Even the most cursory jaunt through the wild worlds of Destiny 2 reveals a vibrant virtual landscape that leaves the player itching to explore. Creaking, ruined towers are set against the background of majestic mountains, which give way to exotic ocean depths. It all transports the player into the frontlines of a cosmic drama, in which the stakes—humanity’s survival—couldn’t be higher. Players team together to combat hostile forces, complete story missions, and compete in large, group events to protect the universe from being plunged into an eternal Darkness.
Thanks to an addictive combination of flawless game controls and a compelling storyline, Destiny 2 infuses what can be a tired fantasy trope with novel elements. Your character, a Guardian, functions as a modern magic knight, resurrected by small sentient machines called Ghosts. You and other guardians act as protectors of earth and ambassadors for a mysterious, planet-sized, intergalactic visitor called the Traveler. In a dramatic act of self-sacrifice, this Traveler gave up its light to create the Ghosts as a defense against its foe, the Darkness.
The philosophical and theological assumptions behind Destiny 2 both resist and resonate with a Christian worldview. For instance, the Traveler often operates as a benevolent god, while its act of sacrifice in humanity’s then-darkest hour is in some ways similar to Jesus’ sacrifice on the cross. The Ghosts, then, function as a technological equivalent of the Holy Spirit. These colorful, transcendent consciousnesses, with their constant scans of the surrounding terrain and “comforting” presence, keep you grounded and pointed in the right direction.
As a player, there is a distinct emotional bond between yourself and your Ghost. In the ongoing narrative of the Destiny games, you are not just anyone, but one whom, over hundreds of years, the Ghost has specifically searched for. This means that my Ghost is unfailingly for me, which only strengthens our bond. This was driven home for me when my Ghost was hurt during a cinematic cutscene onboard a flying ship. As my Ghost tumbled off into space, I couldn’t help but feel anger and eventually an acute sense of loss.
At the same time, the world of Destiny 2 also offers a view of the world that is locked in unending cycles of violence, from which players cannot escape. Unlike a Christian worldview—in which darkness is ultimately defeated and God will wipe the tears from our faces—the Darkness is not an inferior rival to the light, but its opposite and its equal in power. As the light increases, so too must the Darkness, so that even the most ultimate victory of the light and of the Guardians is but a temporary respite.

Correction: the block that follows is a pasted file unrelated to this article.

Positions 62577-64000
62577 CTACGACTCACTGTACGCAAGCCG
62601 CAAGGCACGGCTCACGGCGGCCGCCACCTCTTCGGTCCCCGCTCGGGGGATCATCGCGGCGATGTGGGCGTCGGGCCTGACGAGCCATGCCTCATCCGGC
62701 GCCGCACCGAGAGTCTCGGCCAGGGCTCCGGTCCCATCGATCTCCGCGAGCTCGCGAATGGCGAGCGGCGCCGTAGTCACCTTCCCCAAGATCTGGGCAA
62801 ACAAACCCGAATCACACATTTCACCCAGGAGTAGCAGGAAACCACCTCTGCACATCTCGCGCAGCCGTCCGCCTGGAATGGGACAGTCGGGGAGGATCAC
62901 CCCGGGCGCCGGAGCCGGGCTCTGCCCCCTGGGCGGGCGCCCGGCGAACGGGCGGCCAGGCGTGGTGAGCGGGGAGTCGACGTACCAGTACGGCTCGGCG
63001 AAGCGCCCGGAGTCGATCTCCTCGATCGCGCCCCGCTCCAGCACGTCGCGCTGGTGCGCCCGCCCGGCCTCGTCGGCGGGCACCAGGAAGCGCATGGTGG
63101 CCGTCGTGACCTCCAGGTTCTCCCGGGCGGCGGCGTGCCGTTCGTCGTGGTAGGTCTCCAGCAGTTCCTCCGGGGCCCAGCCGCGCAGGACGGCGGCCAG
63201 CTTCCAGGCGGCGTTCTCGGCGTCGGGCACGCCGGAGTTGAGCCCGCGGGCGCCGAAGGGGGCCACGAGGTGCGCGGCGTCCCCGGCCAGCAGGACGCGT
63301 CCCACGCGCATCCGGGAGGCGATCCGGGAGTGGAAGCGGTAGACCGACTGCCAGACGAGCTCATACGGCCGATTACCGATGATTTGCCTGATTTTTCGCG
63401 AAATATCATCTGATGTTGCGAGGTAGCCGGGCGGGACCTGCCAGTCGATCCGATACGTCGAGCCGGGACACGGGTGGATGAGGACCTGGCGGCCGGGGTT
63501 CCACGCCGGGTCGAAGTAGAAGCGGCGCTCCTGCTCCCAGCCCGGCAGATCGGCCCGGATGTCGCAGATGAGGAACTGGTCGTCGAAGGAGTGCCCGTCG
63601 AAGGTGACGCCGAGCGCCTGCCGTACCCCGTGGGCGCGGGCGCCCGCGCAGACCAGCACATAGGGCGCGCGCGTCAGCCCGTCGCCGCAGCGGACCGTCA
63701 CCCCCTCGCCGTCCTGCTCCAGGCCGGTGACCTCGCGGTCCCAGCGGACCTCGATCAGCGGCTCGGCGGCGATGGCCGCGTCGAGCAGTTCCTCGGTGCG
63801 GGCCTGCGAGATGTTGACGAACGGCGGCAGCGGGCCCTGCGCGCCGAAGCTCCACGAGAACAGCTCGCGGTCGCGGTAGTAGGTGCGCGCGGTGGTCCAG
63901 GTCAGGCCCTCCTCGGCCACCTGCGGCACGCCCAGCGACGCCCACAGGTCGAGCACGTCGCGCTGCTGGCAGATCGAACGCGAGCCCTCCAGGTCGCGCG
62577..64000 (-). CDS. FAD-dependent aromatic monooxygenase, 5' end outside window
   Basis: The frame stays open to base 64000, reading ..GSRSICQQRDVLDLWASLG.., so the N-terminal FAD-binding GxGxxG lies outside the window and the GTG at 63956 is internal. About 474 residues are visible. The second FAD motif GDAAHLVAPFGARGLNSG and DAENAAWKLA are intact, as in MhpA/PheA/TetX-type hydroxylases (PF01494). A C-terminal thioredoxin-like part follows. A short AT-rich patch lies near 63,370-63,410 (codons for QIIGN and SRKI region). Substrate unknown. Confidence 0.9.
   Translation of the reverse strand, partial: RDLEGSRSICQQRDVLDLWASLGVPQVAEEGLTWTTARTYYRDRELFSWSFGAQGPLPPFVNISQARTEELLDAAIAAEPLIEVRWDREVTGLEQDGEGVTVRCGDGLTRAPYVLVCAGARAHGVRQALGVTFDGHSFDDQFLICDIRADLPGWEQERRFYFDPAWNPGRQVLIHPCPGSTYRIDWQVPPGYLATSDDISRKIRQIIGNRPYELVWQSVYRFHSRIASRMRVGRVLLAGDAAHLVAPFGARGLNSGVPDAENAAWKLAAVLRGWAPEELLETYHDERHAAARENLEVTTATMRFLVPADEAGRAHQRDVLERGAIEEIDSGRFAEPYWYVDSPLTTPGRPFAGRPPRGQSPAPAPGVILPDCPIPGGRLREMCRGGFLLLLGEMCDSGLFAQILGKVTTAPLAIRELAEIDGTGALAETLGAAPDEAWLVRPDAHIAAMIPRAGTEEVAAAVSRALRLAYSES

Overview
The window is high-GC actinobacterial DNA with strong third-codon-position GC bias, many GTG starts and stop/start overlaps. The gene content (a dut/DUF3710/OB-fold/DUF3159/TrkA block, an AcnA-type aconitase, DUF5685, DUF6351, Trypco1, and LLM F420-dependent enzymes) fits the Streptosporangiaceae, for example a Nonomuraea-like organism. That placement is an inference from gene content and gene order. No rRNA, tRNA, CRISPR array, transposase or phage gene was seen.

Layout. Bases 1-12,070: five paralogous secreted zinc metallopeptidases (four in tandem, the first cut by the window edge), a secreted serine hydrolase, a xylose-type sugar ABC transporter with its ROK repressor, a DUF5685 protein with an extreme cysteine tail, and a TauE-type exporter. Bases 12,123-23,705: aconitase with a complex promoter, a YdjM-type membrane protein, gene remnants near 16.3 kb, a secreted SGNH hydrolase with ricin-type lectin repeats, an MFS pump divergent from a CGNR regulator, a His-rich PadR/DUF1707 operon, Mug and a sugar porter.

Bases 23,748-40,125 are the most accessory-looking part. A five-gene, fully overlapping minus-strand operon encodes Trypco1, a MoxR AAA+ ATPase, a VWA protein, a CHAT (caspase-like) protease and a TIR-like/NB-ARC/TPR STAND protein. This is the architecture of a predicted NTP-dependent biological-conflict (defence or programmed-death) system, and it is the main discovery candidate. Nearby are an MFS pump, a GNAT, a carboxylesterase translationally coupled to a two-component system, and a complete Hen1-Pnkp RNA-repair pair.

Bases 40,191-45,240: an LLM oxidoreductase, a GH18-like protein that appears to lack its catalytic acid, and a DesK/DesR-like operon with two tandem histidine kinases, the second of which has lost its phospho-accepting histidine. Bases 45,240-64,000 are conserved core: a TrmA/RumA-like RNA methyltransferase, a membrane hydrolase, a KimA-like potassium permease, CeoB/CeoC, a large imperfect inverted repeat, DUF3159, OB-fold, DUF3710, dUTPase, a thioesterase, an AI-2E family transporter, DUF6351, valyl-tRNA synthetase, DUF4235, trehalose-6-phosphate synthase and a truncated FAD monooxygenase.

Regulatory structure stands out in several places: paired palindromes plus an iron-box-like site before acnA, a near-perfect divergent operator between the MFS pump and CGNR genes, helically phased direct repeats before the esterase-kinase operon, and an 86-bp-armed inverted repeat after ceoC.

The philosophical and theological assumptions behind Destiny 2 both resist and resonate with a Christian worldview.
What is more, in this game it is humanity and not God who sits at the center of reality. That is, while Destiny 2 does not explicitly state that humans are better than all other species, such assertions seemed to be implied in the story and gameplay itself. For example, the Traveler—who has made a career out of temporary stops at promising alien civilizations—has sensed something greater and more noble in humanity, even going so far as to sacrifice itself for them.
Yet the Traveler is not like Yahweh. There is no covenant relationship with humanity, no connection that implies how the Guardians and the rest of humanity are to live. One day, the Traveler will depart; until then its presence acts merely as a story mechanism meant to increase human progress and expansion, two notions that have become idols in our own world.
As Christians, we know this is not the end of the story. Contrary to the Traveler, God calls us into a relationship based on faith that sees the world and ourselves in an entirely new way. Through the power of the Holy Spirit we are not just comforted but ushered into the kingdom of heaven, in which covenant responsibility towards God and our neighbor transforms our practices, our loves, and our actions in this world. Therefore, Christianity goes beyond the light versus dark motif of Destiny to firmly assert that it is God—through Christ and not ourselves—who sits at the center of reality.
Even further, kingdom life—unlike the mission-to-mission lifestyle of Destiny’s Guardians—bestows upon our lives a far richer pattern, one that gives texture and meaning. Think of baptism, for instance, in which we die to our old selves and are washed clean into a new understanding of family and hope. Similarly, communion brings our family together, while worship, done well, acts as a sending out—to take what we have learned in our church community and embody it in the various facets of our own lives and contexts.
These symbols do more than simply give us motivation to carry on a hopeless struggle. These symbols, along with the practices that accompany them, allow us to become actors who have a unique part to play in our world. Unlike the world of Destiny 2, this world is not destined for endless cycles of violence, but will one day end in light and God’s eternal victory. As guardians of God’s truth, we are called to participate in the renewal of creation and in proclaiming the precious hope that we have.